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Ben Carson, the retired neurosurgeon who formally announced his presidential candidacy Monday, is a long-shot to become the Republican nominee. In fact, it’s very unlikely he will win any of the primaries. The big question is how will he impact the campaign.
Carson’s biggest barrier is a lack of experience. He has never held elective office. Americans nearly always vote for a person who has been a vice-president, senator or governor. The last person elected president who hadn’t held one of those offices was Dwight Eisenhower, who won in 1952 after having led U.S. troops in World War II.
Why this such a barrier? Mainly because political parties are reluctant to nominate someone who has not won statewide before.
Carson has almost Eisenhower-like credentials in his field of medicine. He became the head of pediatric neurosurgery at Johns Hopkins, one of the best medical schools in America, at age 33. He drew national attention for an operation to successfully separate conjoined twins. A movie has been made about Carson’s career, and the doctor himself is a best-selling author and popular motivational speaker.
His rise from a low-income neighborhood in Detroit to being one of the top doctors in America was very impressive.
But that experience as doctor did not Carson put at the center of American government and leadership, as Eisenhower was as a general. Colin Powell, another very accomplished African-American who had never held office either before flirting with a presidential run in 1996, had served in top posts in Washington, like national security adviser. And Powell ultimately opted not to run, perhaps understanding the difficulty of aiming for the presidency in his first-ever campaign.
Despite this lack of government experience, Carson could have been considered a very serious candidate, as Powell was, if had more smartly handled the start of his political career. Carson rose to the attention of conservative activists in 2013 when he used an appearance at the usually staid National Prayer Breakfast to give a forceful speech espousing conservative values. Obama was sitting only a few feet away, and conservatives were delighted with how Carson delivered a blunt dismissal of the president’s policies to his face.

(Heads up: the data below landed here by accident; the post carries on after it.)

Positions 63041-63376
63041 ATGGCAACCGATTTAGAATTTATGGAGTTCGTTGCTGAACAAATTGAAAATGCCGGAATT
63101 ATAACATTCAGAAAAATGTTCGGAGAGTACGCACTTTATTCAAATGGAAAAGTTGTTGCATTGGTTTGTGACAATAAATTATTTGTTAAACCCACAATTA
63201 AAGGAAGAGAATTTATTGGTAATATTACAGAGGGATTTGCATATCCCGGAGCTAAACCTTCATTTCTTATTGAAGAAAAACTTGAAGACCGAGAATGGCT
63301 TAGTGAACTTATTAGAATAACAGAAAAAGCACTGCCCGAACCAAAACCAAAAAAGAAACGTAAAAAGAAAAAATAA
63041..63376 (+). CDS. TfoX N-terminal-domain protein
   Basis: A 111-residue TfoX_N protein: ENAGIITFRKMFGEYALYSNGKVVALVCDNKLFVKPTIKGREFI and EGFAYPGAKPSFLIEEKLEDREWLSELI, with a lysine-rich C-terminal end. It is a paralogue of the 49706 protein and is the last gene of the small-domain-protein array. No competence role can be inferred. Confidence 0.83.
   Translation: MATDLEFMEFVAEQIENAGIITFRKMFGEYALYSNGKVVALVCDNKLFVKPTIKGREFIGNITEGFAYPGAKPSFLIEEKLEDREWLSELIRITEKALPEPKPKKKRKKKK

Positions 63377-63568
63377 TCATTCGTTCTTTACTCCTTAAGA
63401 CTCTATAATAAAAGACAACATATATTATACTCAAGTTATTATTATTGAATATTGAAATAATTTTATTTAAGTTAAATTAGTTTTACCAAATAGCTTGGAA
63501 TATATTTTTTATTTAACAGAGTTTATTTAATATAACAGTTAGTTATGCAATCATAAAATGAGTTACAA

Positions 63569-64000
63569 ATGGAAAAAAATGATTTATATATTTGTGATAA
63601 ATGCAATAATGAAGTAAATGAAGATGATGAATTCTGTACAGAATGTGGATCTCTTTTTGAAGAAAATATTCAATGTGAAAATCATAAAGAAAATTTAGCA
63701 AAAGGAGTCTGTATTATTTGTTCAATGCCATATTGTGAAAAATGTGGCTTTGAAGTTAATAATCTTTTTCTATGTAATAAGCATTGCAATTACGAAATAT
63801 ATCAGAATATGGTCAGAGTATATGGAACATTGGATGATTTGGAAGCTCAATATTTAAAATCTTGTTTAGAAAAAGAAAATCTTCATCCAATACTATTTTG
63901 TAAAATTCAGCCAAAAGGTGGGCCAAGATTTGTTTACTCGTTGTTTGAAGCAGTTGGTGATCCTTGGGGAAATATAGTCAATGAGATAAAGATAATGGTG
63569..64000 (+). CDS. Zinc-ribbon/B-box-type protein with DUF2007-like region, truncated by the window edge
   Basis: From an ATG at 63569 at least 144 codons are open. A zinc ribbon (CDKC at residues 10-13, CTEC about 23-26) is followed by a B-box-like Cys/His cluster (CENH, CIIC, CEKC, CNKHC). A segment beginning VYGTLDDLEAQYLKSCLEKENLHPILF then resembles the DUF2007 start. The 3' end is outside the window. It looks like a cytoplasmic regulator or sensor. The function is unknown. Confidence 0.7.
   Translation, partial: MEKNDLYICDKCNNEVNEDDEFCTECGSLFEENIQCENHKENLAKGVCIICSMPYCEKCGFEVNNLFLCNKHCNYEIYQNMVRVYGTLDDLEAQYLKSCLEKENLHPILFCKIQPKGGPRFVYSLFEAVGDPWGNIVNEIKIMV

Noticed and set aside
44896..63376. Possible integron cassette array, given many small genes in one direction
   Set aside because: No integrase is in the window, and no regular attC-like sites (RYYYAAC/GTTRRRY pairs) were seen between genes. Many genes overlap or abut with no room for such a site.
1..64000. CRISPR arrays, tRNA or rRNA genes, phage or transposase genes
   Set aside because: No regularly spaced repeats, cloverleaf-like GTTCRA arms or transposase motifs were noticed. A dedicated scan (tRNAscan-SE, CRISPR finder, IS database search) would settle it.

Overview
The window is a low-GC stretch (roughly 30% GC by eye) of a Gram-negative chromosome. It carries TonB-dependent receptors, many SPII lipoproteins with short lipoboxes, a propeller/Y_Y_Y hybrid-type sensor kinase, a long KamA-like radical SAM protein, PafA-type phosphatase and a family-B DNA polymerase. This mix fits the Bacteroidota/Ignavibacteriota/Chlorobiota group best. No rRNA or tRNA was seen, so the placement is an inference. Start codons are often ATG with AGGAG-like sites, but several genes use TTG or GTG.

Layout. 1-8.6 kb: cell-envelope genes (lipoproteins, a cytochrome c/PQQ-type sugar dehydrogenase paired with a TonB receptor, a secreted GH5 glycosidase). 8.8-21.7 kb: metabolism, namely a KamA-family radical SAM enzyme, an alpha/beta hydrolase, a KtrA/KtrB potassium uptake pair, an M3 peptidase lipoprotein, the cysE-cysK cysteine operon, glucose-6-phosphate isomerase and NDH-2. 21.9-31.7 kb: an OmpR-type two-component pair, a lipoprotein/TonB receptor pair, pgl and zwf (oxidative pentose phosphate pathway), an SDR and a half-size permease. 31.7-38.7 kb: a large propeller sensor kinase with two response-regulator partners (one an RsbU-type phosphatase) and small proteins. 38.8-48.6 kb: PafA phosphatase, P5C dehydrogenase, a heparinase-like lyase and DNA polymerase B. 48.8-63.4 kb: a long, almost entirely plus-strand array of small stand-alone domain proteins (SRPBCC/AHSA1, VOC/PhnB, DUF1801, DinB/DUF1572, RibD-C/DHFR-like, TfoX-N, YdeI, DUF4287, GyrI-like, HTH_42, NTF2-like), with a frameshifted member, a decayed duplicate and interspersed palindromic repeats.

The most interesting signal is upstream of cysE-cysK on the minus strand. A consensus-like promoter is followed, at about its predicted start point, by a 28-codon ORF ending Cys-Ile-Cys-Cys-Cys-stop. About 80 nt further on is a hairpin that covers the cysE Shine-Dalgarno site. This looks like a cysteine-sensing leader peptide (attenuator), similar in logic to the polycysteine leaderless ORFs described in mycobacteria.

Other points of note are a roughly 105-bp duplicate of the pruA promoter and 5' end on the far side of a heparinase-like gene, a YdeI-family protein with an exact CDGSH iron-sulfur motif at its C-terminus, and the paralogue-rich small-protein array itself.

Buzz about a 2016 run for Carson quickly started.
But the surgeon has struggled to follow the informal rules of modern politics in the run-up to his candidacy. He called Obamacare “the worst thing that has happened in this nation since slavery,” leading to criticism he was exaggerating the challenges caused by the health care law. The deeply-religious Carson, 63, has made controversial comments people who are gay, even as most of America shifts toward greater acceptance.
“A lot of people who go into prison go into prison straight – and when they come out, they’re gay. So, did something happen while they were in there? Ask yourself that question,” he said in a CNN interview earlier this year, explaining his view that being gay is a choice.
Nearly all of the major GOP candidates oppose gay marriage, like Carson, but his suggestion that being gay is a choice is unusual.
So as Carson enters the race, he has some support among grassroots conservatives. His backers have organized extensively in Iowa, so Carson has campaign chairs in all 99 of the state’s counties.
But he has virtually no support among Republican elected officials or major elites in the party. More moderate elite Republicans are likely to back Florida Sen. Marco Rubio or ex-Florida governor Jeb Bush.
Conservatives and evangelicals may agree with Carson on policy, but his views are hardly distinct in this race. Republicans who want a candidate who is strongly opposed to same-sex marriage and abortion rights can choose from a number of other hopefuls who both express those views in less controversial ways and have political experience: Texas Sen. Ted Cruz, former Arkansas governor Mike Huckabee and former Pennsylvania Sen. Rick Santorum.
So there is really no plausible path for Carson to win the nomination. If he somehow won the Iowa caucuses, there would be a great effort among Republican elites to make sure he did not win other states.
Carson no doubt knows this. So what will be interesting to watch is how he attempts to shape the GOP process. Past long-shot black GOP presidential candidates like Alan Keyes (1996, 2000) and Herman Cain (2012) added little, using the campaign to raise their fame instead of pushing forward new ideas or challenging other candidates in the presidential debates.
Carson has some unique credentials to offer, if he chooses. As a doctor, he could articulate concrete steps to change Obamacare and improve America’s health care system. As a social conservative with little chance of winning, he could be the spokesman during the campaign for older, religious voters who passionately oppose same-sex marriage and broader expansions of gay rights. That role would be significant, with the U.S. Supreme Court likely to outlaw gay marriage bans in the midst of this campaign.